In my first real, grown-up office job my boss was a man who knew a lot about computers, hardware and software. He understood them as far as they can be understood, but he was no mere techy. He had the soul of an artist and, in another life, would probably have been hanging out with John Steinbeck or Allen Ginsberg.
When I started working with him I had already constructed some basic HTML webpages and so was no computer newbie, but was still prone to losing things and printing unexpected works of art, and threatening my PC with a swift defenestration if it didn’t start cooperating.
At work, when I told my boss that something had disappeared or gone bad he would give me a long, penetrating look and then gently point out that, in 99% of cases, this kind of thing was actually user error. And because he wasn’t, you know, my husband, I couldn’t swear blind that I had done thing Exactly Right and that the stupid machine had simply decided to mess with my head. We would retrace my footsteps, find the mistake, and fix it, no recriminations.
And so, I finally learned to use computers properly when I finally learned to admit that it was probably my mistake and that I should stop whining, find my error and fix it. Which, in turn, made me notice that when I wasn’t busy getting all hot and bothered and defensive, I had a much better chance of making some progress.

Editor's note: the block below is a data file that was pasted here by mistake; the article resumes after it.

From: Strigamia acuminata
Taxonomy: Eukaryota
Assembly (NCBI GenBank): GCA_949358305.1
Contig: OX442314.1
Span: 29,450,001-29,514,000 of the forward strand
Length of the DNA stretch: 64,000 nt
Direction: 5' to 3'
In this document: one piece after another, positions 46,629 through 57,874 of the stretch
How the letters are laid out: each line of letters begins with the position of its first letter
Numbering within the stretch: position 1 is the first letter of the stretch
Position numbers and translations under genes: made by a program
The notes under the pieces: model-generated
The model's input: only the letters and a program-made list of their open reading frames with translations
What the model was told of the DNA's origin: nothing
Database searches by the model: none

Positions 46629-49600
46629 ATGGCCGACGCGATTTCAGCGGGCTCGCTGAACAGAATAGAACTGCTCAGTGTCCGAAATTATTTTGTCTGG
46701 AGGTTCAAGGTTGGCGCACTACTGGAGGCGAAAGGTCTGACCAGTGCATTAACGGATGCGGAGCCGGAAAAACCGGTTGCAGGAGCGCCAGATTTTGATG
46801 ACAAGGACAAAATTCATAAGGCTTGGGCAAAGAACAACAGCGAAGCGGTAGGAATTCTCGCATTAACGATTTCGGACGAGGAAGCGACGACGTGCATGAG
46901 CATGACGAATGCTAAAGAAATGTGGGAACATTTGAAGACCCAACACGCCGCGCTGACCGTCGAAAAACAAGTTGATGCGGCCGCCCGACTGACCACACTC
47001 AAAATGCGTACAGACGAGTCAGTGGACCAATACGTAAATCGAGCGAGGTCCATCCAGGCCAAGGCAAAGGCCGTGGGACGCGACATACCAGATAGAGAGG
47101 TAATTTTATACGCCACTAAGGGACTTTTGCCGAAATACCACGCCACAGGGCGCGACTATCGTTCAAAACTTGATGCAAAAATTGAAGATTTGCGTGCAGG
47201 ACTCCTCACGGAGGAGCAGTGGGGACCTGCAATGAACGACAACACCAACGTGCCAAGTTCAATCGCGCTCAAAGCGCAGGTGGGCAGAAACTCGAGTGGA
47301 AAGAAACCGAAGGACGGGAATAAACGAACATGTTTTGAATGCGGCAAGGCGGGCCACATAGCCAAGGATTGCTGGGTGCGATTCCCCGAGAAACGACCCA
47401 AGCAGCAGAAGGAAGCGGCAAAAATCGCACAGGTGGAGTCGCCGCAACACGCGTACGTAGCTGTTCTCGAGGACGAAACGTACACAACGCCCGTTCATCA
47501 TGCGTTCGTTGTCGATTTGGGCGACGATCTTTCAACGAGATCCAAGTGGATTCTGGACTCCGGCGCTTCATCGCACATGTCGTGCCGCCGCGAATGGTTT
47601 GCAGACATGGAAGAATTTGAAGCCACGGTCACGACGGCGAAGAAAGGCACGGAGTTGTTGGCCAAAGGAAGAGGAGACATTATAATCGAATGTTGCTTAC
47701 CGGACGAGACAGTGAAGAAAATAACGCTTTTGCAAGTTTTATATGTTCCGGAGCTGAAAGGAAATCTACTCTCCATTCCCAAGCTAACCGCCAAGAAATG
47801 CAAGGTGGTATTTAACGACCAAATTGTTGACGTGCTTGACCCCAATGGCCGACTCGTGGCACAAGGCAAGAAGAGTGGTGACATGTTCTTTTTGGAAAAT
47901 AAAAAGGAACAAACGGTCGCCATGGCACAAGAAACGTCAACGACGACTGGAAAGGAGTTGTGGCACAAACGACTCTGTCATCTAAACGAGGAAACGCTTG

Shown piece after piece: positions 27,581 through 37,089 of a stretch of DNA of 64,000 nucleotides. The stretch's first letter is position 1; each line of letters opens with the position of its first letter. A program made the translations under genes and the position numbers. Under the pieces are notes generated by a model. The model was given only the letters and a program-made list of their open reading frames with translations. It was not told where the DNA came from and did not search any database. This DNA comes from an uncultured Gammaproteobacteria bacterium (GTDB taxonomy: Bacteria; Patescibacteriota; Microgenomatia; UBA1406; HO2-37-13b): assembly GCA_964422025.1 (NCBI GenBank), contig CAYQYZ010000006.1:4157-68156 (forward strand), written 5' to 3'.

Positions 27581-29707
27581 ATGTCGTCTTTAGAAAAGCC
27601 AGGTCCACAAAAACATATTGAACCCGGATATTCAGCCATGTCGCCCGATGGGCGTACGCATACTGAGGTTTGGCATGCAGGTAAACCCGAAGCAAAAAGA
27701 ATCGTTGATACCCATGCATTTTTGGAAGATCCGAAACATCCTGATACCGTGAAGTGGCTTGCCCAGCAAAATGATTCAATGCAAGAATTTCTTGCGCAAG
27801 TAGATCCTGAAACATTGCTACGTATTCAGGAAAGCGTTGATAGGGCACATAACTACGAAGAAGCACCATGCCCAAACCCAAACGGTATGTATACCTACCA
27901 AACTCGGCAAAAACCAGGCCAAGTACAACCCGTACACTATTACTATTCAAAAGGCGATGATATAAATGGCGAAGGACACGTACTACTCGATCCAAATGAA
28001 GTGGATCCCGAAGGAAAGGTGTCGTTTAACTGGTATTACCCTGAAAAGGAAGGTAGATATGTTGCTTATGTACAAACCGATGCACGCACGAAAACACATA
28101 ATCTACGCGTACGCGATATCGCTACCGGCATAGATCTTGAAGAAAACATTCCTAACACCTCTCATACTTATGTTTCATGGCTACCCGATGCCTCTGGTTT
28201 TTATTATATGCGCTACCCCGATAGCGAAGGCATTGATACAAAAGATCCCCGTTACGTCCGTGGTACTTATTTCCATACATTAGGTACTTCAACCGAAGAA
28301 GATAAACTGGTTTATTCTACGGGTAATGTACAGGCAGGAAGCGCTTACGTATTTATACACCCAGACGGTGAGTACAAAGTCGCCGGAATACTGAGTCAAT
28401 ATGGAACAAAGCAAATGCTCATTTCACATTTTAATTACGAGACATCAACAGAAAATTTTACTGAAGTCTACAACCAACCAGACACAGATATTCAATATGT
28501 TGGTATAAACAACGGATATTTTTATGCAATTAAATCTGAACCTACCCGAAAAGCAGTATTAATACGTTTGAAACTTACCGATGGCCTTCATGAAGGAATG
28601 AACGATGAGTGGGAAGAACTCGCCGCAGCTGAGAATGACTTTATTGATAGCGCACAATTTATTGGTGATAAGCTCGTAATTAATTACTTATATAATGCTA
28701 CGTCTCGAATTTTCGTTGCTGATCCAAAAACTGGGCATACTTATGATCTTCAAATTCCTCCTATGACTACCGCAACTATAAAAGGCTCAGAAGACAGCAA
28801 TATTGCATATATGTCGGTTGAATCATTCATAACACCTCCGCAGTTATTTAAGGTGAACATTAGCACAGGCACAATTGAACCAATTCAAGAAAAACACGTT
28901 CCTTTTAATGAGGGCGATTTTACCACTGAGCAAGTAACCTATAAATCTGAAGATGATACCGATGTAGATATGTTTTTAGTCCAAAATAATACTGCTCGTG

It is a lesson I am struggling to apply to my knitting.
Yesterday I cast on for a lacy spring sock. I was going to use a lace pattern I found and wing it, but suddenly realised that I didn’t know how to make it work in the round and that my efforts at improvising were screwing things up royally.
So I went to Knitty.com and found The Queen of Cups, and set to work. It was late and the light was dim, and the battery on my laptop was fading fast, but I was enthusiastic and happily cast on my 60 stitches and worked the ribbing.
Midnight came and went, but I was determined to at least start the first lace chart before I went to bed (because I cannot learn from other people or from experience that this is a bad idea).
Sadly, inevitably, when I got to the end of the row I discovered that I didn’t have enough stitches left to complete the row.
I rolled my eyes. I cursed. I stuffed the sock in a sack (literally) and went to bed.
This morning I checked the lace pattern for some stitch that I wasn’t supposed to repeat, perhaps (a favourite mistake of mine) or for a miscount. What I discovered is that the pattern has 16 stitches in each repeat.
Sixteen? How can sixteen go into 60? There must be a stitch that doesn’t get worked on all the repeats. But it’s not marked in the pattern. I wonder if there is an erratum for this pattern published somewhere…but no, it’s an online pattern. Wouldn’t they just have fixed it online? I wonder if anyone else has had this problem. Must find a forum…
No, how could they be so stupid as to miss that casting on sixty stitches just won’t work. Maybe I was supposed to increase after the ribbing. Let’s scroll up.
Can you guess?
I was supposed to cast on 64 stitches. Which would, in fact, work with a 16 stitch repeat, what with 16 dividing 64 four times, and all.
Not sure quite how I saw a “4” as a “0”, but there’s no denying it:
I’ll be casting on a third time at some point later today. Dammit.